Chevron Corp. is hitting the sweet spot for natural gas exports in Australia, in close proximity to thirsty Asian markets, and is in no hurry to look elsewhere for opportunities to expand, including on the U.S. Gulf Coast, the midstream chief said Friday.

During the first quarter conference call Friday morning, Vice President Mark Nelson shared a microphone with CFO Pat Yarrington to discuss results and share some insight on oil and gas projects in North America and overseas.

Nelson, who handles midstream, strategy and policy, said most of the questions he gets these days are centered around the Permian Basin, where Chevron is a legacy producer, and about liquefied natural gas (LNG).

Chevron is helming two of the largest LNG export projects in Australia, Gorgon and Wheatstone, whose cargoes are destined for thirsty Asia Pacific markets. There may be opportunities to export gas from the Permian, but at this point, the Gulf Coast just can’t compete, Nelson said.

“From a macro’ll start to see people consider further investments” to carry Permian gas to the Gulf Coast. However, “the Gulf Coast has to compete with landed prices in Australia or in Asia.

“And from our perspective, we've got such an advantaged position taking care of that Asian growth from our base assets in Gorgon and Wheatstone that we'll watch what others do. We certainly have other LNG options around the world, but all of it has to compete with landed price in Asia.”

Gorgon and Wheatstone each delivered “strong and reliable performance in the first quarter,” Yarrington said. “First quarter net production was 202,000 boe/d from Gorgon and 67,000 boe/d from Wheatstone.

“We shipped 69 LNG and four condensate cargoes and were able to take advantage of rising oil-linked prices, as well as strong Asia LNG spot prices, which averaged over $10/boe for the quarter.”

The Australia facilities continue to be fine tuned to ensure reliability and boost capacity, with Gorgon’s 1Q2018 output more than 5% higher than the previous best quarter, and the first Wheatstone train running well, she said.

“We have a planned pit-stop on Gorgon Train two next month to replicate performance improvement modifications that we have made in the other two trains,” she added. “And work on Wheatstone Train two is progressing well and commissioning activities are ongoing.”

Nelson, who offered more insight on LNG, gave a nod to a recent Wood Mackenzie forecast that said the market is becoming oversupplied in the short term as new projects ramp up in the Pacific and Atlantic basins.

“North Asian LNG demand, however, especially in China, was stronger last winter than the market anticipated,” Nelson said. “In fact 2017 Chinese gas demand was up 15% year/year, with LNG imports up 46%.

“While this growth rate may moderate, the demand drivers appear mostly sustainable, with coal-to-gas switching in residential and industrial applications mandated by the Chinese government to reduce air pollution.”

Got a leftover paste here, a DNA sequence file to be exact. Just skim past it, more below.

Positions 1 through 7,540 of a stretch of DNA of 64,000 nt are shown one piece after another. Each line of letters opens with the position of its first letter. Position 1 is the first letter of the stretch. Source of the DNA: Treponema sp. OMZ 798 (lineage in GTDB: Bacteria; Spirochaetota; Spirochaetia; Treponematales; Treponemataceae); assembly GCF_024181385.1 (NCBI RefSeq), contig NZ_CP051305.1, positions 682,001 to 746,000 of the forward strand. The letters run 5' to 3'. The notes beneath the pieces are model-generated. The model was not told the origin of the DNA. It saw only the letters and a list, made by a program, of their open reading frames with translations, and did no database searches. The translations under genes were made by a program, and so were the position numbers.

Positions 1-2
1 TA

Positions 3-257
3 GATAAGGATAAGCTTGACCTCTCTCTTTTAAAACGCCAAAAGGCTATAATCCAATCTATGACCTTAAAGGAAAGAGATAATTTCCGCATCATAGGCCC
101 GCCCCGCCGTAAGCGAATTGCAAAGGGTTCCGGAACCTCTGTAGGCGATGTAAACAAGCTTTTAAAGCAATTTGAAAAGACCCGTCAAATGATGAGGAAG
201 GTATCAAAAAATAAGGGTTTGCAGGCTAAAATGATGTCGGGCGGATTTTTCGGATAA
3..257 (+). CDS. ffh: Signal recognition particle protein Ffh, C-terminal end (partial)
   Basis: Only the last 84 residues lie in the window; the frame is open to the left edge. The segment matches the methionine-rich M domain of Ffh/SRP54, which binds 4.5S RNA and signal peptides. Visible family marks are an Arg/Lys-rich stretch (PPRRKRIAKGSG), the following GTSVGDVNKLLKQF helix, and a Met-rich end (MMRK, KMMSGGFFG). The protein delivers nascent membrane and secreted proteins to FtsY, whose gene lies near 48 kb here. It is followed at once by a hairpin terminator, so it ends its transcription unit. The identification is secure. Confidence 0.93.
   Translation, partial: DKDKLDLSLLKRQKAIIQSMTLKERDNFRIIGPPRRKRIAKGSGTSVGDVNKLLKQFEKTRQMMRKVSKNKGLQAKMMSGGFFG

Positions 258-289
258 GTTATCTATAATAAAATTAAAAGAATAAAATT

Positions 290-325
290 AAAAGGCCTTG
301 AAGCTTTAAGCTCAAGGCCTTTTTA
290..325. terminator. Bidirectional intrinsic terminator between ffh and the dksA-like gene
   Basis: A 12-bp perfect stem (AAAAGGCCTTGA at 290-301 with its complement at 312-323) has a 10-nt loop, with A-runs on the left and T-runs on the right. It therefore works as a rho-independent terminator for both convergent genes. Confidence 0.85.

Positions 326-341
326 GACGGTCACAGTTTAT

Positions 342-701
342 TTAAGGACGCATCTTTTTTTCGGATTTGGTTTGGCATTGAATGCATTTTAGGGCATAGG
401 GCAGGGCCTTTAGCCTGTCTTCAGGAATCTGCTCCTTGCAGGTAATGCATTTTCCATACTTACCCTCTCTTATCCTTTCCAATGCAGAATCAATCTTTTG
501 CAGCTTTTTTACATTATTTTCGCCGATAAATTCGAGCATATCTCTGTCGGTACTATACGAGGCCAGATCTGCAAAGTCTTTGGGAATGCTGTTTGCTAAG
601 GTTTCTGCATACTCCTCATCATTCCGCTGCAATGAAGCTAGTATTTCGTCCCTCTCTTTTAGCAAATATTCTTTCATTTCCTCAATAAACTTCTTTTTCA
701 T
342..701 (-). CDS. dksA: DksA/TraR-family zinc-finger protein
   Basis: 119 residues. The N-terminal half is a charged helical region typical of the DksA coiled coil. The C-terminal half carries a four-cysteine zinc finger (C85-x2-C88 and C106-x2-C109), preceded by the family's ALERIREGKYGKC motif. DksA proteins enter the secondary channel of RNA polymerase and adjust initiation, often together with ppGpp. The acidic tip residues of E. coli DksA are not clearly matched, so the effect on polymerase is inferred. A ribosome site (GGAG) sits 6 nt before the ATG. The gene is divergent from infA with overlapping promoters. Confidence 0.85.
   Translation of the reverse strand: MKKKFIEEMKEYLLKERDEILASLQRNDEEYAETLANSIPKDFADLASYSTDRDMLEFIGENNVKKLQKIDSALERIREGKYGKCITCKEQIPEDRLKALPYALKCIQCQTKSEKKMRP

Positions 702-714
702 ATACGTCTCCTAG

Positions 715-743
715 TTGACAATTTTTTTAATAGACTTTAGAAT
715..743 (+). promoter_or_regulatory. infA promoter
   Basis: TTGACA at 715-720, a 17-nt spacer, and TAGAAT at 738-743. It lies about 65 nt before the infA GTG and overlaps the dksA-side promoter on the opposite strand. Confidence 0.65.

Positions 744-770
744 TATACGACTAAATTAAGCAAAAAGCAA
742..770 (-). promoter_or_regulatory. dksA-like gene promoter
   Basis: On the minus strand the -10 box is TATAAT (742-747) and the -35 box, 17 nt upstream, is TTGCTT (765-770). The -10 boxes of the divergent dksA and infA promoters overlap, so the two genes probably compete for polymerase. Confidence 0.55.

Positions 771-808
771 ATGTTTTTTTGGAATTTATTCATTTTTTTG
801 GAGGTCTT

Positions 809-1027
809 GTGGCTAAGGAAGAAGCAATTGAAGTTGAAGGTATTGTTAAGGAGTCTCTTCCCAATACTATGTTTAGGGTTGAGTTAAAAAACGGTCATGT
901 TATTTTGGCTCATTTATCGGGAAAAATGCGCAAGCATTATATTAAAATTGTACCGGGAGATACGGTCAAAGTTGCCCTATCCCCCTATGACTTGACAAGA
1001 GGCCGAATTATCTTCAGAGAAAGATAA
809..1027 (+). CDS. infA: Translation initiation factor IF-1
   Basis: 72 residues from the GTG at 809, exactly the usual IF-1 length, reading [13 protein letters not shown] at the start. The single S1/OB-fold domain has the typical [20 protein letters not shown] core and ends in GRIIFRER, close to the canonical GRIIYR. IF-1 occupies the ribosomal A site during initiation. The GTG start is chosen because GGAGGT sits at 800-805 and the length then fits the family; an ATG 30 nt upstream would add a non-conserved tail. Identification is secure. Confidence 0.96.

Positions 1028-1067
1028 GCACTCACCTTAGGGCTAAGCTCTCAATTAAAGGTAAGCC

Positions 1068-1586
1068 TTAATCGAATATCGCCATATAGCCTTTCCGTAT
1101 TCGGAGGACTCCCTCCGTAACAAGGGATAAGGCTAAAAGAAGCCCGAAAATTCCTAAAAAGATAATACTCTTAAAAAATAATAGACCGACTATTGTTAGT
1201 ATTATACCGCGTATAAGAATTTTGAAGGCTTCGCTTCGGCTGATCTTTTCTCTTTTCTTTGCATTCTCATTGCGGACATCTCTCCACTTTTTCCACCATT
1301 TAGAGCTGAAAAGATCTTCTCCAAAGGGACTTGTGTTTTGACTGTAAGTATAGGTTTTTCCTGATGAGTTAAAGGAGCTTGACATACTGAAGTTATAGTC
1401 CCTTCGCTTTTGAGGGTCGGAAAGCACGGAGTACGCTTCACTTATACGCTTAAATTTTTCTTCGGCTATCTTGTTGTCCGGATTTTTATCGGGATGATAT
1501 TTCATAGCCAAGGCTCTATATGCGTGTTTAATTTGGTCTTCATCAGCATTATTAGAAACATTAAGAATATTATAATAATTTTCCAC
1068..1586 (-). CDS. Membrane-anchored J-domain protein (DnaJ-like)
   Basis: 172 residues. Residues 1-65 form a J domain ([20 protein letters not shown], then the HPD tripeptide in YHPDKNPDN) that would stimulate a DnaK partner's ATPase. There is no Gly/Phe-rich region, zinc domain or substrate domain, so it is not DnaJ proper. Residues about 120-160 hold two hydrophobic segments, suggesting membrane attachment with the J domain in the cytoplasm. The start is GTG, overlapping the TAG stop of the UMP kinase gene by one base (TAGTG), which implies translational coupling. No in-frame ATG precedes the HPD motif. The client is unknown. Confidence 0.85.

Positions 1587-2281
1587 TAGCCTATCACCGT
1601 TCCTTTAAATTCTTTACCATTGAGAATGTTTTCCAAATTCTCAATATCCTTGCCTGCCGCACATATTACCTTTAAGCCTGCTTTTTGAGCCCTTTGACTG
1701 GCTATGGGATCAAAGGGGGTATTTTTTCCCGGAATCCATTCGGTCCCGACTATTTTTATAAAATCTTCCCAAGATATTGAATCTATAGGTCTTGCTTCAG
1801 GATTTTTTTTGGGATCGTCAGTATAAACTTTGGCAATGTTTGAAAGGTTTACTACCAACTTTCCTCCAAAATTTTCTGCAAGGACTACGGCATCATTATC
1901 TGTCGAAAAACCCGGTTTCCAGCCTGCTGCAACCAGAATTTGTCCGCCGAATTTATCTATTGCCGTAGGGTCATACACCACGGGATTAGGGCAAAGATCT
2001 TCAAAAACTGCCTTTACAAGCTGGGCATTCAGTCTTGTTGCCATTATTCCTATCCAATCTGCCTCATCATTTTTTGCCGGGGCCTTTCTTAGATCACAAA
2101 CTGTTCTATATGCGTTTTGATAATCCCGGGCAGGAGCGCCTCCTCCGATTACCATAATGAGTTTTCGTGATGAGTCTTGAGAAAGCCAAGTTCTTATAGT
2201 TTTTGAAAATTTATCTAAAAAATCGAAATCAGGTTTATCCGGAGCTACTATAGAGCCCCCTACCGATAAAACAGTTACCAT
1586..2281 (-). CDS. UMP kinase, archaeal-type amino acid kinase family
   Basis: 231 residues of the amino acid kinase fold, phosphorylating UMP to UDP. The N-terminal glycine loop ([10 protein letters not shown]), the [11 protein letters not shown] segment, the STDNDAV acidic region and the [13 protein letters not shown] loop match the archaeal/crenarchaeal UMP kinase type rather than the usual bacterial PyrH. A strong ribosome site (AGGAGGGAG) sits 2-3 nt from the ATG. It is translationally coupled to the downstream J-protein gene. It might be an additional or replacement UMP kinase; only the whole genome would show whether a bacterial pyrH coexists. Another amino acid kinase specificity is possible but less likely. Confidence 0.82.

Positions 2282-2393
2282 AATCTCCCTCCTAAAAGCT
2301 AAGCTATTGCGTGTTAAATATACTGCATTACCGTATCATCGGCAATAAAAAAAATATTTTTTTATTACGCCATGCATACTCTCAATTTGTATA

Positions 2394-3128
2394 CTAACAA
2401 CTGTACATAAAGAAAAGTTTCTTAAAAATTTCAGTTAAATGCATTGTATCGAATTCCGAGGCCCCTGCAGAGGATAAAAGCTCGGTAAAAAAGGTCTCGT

The global LNG market “should rebalance with a supply gap expected to open before the middle of the next decade,” according to Nelson. “And this is where Gorgon and Wheatstone capacity creep and debottlenecking opportunities will fit very nicely. Only the most cost competitive projects will be able to move forward in this space, and we will be very disciplined with our investment and will fund only those projects that will generate top returns.”

From an Asia LNG perspective, “the most exciting thing for us, of course, is the amount of demand that we are seeing in that part of the world,” Nelson told investors.

It is premature to discuss expanding the Australia facilities yet, “as we have considerable opportunity moving from both ramp up to debottlenecking.” But with most of his career spent in the refinery end of the oil and gas business, Nelson said, “I wouldn't underestimate the opportunity there and the size of the prize.”

Both Gorgon and Wheatstone “are about 90% committed under long-term contracts,” Yarrington noted. Earlier this month Chevron pulled the trigger on stage two for Gorgon to drill 11 more wells so that it can produce a targeted 15.6 million metric ton/year (mmty) of LNG.

Chevron operates Gorgon with partners ExxonMobil Corp. (25%), Royal Dutch Shell plc (25%), Osaka Gas (1.25%), Tokyo Gas (1%) and Jera (0.417%). The first Gorgon cargo departed in March 2016, and since then more than 250 cargoes have been loaded and sent to Asian markets.

Worldwide net production in the first quarter was 2.85 million boe/d, versus year-ago output of 2.68 boe/d.

In the United States, upstream operations earned $648 million, sharply ahead of year-ago profits of $80 million, primarily from higher realizations and production, partially offset by higher exploration expenses. Average sales price for crude oil and natural gas liquids was $56/bbl from $45 a year earlier, while natural gas fetched $2.02/Mcf from $2.39.

U.S. net production was 733,000 boe/d, 61,000 boe/d higher year/year, from gains in the Permian Basin in Texas and New Mexico, where output climbed 65%, and from the base business in the Gulf of Mexico.
The net liquids component of U.S. output increased 13% to 567,000 boe/d while net natural gas production decreased 1% to 993 MMcf/d.

Net income for 1Q2018 climbed to $3.6 billion ($1.90/share) from year-ago profits of $2.7 billion ($1.41). Sales and other operating revenues were $36 billion, compared with $32 billion in the year-ago period. Cash flow from operations was $5.0 billion in 1Q2018, compared with $3.8 billion a year ago.